LOA wording - When class attendance is tracked for purposes of the final course grade, please make allowance for occasional disability-related absences. Note: when class participation and/or group projects are an essential element of your course, you are not required to fundamentally alter the nature of your course. For example, there may be course requirements for which there are no comparable alternative assignments that can be independently completed by the student. In the event a make-up exam/quiz is required due to a disability-related absence, such a request must be made promptly, and completed in a timely manner. It is the students’ responsibility to meet with you at the beginning of the semester to discuss class attendance, participation and course requirements. Please contact the Specialist who signed the LOA if you have questions.

Tests/Make-up Exams

At the beginning of the semester (or immediately after they become eligible for DSP test accommodations), students need to provide faculty a copy of their LOA, and required need for test accommodations . Make-up exams are to be offered only when there are extenuating circumstances preventing ability to take the exam as scheduled, the make-up exam request is made promptly, and is supported by medical documentation (e.g. note from urgent care) confirming a disability-related reason that the student was unable to take the specific exam on the originally scheduled date. In some cases, the student may not want faculty to have the documentation, and may instead provide it to DSP, in which case DSP will verify that the student had a disability-related reason for missing the exam, and requiring a make-up. Students are responsible for being on time for exams, and tardiness will be deducted from the total exam time authorized.

Please note in the Disability Related Absences the LOA wording that applies to make up exams. It is the student's responsibility to contact their instructors promptly, and to complete make up exams in a timely manner.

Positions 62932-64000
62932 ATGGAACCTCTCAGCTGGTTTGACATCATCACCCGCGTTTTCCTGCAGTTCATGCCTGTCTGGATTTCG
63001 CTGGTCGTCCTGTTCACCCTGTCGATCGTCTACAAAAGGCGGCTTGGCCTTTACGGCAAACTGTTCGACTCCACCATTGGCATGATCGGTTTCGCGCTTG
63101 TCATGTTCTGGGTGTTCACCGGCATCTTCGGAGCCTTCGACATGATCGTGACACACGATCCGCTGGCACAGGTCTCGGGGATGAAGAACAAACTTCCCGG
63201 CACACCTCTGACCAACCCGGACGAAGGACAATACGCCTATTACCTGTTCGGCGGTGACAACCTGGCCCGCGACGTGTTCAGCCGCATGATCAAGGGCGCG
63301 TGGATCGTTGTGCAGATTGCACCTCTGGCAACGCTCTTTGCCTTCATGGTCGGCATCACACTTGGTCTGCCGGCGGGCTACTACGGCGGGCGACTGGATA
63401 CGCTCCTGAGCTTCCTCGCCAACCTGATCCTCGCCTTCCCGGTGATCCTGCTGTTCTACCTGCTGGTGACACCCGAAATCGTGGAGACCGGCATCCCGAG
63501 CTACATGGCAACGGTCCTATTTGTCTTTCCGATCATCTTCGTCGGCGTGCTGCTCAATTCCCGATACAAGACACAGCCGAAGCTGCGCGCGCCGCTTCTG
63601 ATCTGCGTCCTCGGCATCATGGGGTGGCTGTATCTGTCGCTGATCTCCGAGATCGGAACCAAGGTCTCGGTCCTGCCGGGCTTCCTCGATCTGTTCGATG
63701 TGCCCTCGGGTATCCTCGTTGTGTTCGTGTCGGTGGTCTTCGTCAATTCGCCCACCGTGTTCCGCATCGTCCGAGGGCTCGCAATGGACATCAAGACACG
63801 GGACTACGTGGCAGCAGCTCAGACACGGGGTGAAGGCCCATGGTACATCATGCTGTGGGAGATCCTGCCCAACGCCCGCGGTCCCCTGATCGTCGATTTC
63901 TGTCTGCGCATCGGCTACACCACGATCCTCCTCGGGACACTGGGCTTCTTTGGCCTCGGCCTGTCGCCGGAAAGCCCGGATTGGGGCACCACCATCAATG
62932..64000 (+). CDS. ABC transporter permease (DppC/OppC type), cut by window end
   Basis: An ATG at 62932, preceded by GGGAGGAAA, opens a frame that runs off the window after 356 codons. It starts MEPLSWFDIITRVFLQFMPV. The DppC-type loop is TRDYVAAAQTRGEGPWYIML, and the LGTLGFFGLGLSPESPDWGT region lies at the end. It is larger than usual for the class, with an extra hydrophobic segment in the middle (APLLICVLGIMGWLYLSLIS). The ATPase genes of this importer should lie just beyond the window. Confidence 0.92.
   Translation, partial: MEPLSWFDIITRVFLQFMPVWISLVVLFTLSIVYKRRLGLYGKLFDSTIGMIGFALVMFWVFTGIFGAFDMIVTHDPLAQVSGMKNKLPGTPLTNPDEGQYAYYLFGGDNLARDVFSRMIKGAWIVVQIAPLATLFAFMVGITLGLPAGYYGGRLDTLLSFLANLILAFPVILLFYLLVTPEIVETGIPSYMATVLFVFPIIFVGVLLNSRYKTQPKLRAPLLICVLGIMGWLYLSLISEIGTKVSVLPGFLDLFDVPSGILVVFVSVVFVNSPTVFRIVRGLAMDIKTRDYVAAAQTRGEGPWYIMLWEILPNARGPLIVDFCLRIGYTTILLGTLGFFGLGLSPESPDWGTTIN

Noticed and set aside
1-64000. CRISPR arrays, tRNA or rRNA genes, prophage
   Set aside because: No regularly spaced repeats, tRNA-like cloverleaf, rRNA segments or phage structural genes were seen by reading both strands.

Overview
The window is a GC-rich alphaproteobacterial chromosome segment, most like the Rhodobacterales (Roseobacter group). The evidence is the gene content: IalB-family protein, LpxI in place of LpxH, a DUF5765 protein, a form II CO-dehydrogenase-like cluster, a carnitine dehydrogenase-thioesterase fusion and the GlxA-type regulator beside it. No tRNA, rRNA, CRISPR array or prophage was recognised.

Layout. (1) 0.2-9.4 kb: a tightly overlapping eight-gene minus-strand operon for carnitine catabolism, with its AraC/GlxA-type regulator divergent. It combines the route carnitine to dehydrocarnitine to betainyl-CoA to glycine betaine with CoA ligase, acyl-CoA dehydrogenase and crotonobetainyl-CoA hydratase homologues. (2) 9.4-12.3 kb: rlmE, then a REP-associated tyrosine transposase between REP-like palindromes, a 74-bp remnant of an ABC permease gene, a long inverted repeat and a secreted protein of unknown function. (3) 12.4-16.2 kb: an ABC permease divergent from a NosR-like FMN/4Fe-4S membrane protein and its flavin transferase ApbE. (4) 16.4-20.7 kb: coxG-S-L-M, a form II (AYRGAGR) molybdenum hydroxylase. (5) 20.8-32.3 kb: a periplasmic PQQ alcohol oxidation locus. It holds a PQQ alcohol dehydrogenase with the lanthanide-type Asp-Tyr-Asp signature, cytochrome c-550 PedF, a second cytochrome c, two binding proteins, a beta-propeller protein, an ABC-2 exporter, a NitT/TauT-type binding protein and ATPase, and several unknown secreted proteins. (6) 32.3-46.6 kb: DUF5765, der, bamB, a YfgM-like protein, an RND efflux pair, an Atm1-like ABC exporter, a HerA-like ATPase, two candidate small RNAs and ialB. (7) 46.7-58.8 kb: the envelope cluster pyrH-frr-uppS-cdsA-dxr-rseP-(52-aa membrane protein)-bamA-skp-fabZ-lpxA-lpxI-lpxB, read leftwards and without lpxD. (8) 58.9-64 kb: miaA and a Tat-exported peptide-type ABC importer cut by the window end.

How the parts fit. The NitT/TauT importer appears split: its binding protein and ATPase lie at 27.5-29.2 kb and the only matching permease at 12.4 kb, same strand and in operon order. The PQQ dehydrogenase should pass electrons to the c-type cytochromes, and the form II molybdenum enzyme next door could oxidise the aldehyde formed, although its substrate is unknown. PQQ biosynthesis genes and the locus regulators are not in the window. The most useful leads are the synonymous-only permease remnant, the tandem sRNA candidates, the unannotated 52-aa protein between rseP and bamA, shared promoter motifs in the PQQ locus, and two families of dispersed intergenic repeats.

Audio Recording

A common accommodation for DSP students is the use of a Smart Pen, or Sonocent recording for course lectures. Early in the semester, the student and faculty should discuss this accommodation requirement, to insure mutual understanding of when and how recordings will be made (e.g. faculty lectures are recorded, student discussion may not), and an agreement that:

1)    The Student will only use these audio files for personal study.

2)    The Student is prohibited from sharing these files or disseminating any information obtained from the class through use of an audio-recorder with any other persons, or in any other way. 

LOA Concerns

If you receive an LOA and have questions or concerns on how to provide the accommodations listed, we encourage you to have a private discussion with the student. During this discussion, you can clarify your academic expectations, and inquire as to how to best provide the LOA requirements. If, after meeting with the student, you still have concerns or questions, please contact the DSP Specialist who signed the letter.

In the event you and DSP reach an impasse in your discussion about an accommodation, you should contact the campus ADA/504 Compliance Officer within five University working days of being notified about the accommodation concern. The ADA/504 Compliance Officer may set aside the accommodation or may decline to do so. In the latter case, the ADA/504 Compliance Officer may refer you to the Academic Accommodations Policy Board, which will review the matter and advise the Executive Vice Chancellor and Provost, whose decision will be final.